These six spaces are representational of the work done in the last 7 documents: they show an evolution of my work from abstract to literal. The first project, “Dream Spaces”, was an exploration of hypothetical space starting at its most complex elements (water, life forms, orientation in space) and devolving to its most abstract (simple lines and planes). Interestingly, this theme has continued into subsequent documents unintentionally. These works are a true representation of the elements of space that have informed my research since the very first document.
While “Hauntology” became a point of interest for me later in my process, all of these works are hauntological in their portrayal of the passage of time.
The two most recent experiments, “Waiting Room I and II”, explore the feeling of disconnection within a space that comes with intense focus on time as it passes.
This is also the most essential kind of space in regards to my research, because these waiting rooms not only deal with the theme of the passage of time, but also of the feeling of nostalgia that comes from re-experiencing a familiar but forgotten space. For me, this is the most effective illustration of what “Hauntology” means to me and its importance in my research.
These spaces explore a state of being inactive between two points in time; we visit these places periodically but they are always forgettable and impermanent, yet they exist everywhere and in every time period.
“Literal Space” is the direction that my physical work will continue in for the final document.
Literal: Waiting Room I; Waiting Room II
Hypothetical: Sound Landscape (collab. with Jasmina Avellanedas); Dream Space
Abstract: Rest, Rest; Light Sculpture (Collab. with Sara Martinsen)
“Dream Spaces” alters the scale of time, transporting the viewer through an evolution from present to primordial, and back again. This shows that evolution is cyclical.
The blue sound landscape is an experiment using basic elements of sound
These spaces are made up of fundamental elements of space: light, sound, and direction or movement. They serve as a foundation off of which a Hypothetical or Literal space can be built.
The final research document will examine the concept of Hauntology through periods of waiting and periods of transition. I want to explore the feeling of disconnection that often occurs in spaces that serve only the function of passing time. I am especially interested in the transitory nature of these spaces. Because they are not designed to accommodate someone for very long, they often have the feeling of being artificial. You exist on top of them rather than within them.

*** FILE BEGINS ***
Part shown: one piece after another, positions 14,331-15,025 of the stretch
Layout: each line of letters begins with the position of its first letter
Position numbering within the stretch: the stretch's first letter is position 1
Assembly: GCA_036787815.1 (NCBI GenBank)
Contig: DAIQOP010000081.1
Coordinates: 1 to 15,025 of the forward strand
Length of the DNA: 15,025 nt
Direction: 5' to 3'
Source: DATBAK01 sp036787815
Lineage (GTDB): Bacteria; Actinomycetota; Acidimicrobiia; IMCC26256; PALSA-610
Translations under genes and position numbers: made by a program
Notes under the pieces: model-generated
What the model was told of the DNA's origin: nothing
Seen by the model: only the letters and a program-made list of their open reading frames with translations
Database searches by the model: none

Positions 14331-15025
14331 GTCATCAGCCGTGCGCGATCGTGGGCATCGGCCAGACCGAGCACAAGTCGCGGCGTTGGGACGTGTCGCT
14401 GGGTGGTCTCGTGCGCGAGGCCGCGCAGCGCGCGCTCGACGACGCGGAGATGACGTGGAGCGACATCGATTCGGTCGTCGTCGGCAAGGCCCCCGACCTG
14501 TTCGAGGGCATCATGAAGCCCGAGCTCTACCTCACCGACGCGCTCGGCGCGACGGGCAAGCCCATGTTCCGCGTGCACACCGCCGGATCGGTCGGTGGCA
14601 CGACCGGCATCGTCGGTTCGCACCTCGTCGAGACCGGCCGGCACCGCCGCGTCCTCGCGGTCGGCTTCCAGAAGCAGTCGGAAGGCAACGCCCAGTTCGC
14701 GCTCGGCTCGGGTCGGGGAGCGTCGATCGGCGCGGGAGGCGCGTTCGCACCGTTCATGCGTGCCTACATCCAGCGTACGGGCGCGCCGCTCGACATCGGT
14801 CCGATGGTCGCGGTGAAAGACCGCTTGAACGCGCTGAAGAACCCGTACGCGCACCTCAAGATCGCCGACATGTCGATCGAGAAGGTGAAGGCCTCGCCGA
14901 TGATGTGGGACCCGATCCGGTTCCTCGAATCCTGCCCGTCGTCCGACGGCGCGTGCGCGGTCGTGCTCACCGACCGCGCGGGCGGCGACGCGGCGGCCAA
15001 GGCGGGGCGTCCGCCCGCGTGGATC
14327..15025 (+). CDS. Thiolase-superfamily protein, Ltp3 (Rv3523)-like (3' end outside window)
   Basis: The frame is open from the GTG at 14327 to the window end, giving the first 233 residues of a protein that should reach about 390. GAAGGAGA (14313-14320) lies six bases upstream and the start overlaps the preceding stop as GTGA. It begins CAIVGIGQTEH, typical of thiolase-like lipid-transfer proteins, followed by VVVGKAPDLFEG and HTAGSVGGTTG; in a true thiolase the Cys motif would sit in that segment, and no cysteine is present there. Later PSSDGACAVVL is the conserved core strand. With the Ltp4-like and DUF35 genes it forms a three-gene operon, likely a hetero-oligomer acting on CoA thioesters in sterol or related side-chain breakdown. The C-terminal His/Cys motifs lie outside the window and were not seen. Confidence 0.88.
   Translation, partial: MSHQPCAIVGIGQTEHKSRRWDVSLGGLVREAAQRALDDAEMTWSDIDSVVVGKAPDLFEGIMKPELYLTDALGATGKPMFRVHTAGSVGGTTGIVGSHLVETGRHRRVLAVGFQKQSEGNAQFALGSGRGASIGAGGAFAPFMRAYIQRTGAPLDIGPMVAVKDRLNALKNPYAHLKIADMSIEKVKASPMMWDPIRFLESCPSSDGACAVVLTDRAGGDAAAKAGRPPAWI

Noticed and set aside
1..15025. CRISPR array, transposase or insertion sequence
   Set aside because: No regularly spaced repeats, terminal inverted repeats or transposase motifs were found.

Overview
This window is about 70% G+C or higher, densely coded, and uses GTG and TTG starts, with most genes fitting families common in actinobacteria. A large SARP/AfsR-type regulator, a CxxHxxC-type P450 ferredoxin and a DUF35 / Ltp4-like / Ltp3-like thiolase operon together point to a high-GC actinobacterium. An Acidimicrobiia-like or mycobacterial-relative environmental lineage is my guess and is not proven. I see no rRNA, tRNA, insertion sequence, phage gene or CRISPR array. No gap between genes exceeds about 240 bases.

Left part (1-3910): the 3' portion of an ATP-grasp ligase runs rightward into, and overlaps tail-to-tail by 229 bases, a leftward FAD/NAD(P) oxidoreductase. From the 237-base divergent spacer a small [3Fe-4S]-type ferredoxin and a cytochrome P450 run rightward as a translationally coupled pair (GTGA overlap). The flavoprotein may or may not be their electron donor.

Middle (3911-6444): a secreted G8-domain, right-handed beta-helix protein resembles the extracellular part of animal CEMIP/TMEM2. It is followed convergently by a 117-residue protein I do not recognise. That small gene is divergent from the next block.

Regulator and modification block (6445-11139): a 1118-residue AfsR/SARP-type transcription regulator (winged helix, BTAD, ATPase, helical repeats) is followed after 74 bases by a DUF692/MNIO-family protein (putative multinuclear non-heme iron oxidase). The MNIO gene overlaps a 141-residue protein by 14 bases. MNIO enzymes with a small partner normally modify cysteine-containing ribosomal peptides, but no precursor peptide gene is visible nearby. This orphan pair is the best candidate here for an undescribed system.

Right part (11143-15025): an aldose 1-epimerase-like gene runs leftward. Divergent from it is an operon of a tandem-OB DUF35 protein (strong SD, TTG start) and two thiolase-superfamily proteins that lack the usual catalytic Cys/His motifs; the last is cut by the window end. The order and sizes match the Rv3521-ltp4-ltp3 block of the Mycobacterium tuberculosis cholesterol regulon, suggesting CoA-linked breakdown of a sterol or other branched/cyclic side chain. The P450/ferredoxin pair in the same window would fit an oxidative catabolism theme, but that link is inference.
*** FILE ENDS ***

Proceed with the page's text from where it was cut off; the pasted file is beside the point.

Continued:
I want to explore the concept of a space that is difficult to connect with; to have the spectator become an observer of a flaneur à la Walter Benjamin, and to coexist with the others around them, experiencing the space together but not with each other. This disconnection will be explored through spatial “collaging”, an example of which can be seen in “Waiting Room II”.
There are several themes within this concept that I want to expand upon: the use of archaic technology is an important one. First, it will be used as a tool to show a space that exists in many times, and as a space unchanged by time. Secondly, it will be used for the feeling of nostalgia it might incite in the spectator, especially those of us who grew up in a time that was defined by its rapidly changing technological landscape. The next theme will be the idea of the “ghost”. The ghost is the layer of meaning embedded in the space that acts as an imprint of something or someone that once existed there. This might take the form of transparent materials, echoes in sound, and printed works.
For these reasons, I plan for my final research document to be be highly reproduced, so that eventually there will be no original; it will take many forms. The first will be a magazine, in which the content is broken into several articles exploring the nature of nostalgia, of waiting spaces, and of the philosophies and concepts that surround them for me. The second will be a continuously printing receipt, which is disposable, easily reproducible, and time-based.
Imprints in space/ devolution
Augé, Marc. Non-Places: Introduction to an Anthropology of Supermodernity. Verso Books, 1995.
Bradley, Jairus. “Why Millennials Are So Nostalgic.” The Odyssey, n.d. https://www.theodysseyonline.com/millennials-nostalgic.
Benjamin, Walter. Charles Baudelaire: A Lyric Poet in the Era of High Capitalism. Verso, 1969.
Derrida, Jacques. Specters of Marx: The State of the Debt, the Work of Mourning, and the New International. Psychology Press, 1994.
Fisher, Mark. Ghosts of My Life: Writings on Depression, Hauntology and Lost Futures. John Hunt Publishing, 2014.